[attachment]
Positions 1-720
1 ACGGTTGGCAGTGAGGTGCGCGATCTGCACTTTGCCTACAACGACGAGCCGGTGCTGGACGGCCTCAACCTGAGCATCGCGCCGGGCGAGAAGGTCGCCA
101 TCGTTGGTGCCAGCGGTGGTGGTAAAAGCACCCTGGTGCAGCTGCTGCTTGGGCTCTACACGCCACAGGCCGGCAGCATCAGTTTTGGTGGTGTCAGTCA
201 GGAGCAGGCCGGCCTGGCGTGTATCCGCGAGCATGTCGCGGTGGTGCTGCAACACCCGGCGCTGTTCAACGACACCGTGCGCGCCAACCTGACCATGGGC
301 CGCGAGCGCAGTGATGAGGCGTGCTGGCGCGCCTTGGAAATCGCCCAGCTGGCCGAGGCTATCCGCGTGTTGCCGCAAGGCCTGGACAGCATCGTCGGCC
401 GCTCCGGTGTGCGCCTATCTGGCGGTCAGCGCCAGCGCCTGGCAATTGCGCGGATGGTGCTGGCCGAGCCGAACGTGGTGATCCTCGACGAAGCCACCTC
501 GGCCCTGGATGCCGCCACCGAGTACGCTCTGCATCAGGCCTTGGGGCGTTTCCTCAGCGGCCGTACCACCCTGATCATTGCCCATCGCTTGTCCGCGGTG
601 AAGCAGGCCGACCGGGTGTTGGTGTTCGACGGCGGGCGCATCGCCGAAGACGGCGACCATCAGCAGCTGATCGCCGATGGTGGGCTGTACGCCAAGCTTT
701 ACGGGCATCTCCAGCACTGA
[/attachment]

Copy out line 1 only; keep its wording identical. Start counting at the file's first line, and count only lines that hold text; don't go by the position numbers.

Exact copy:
Positions 1-720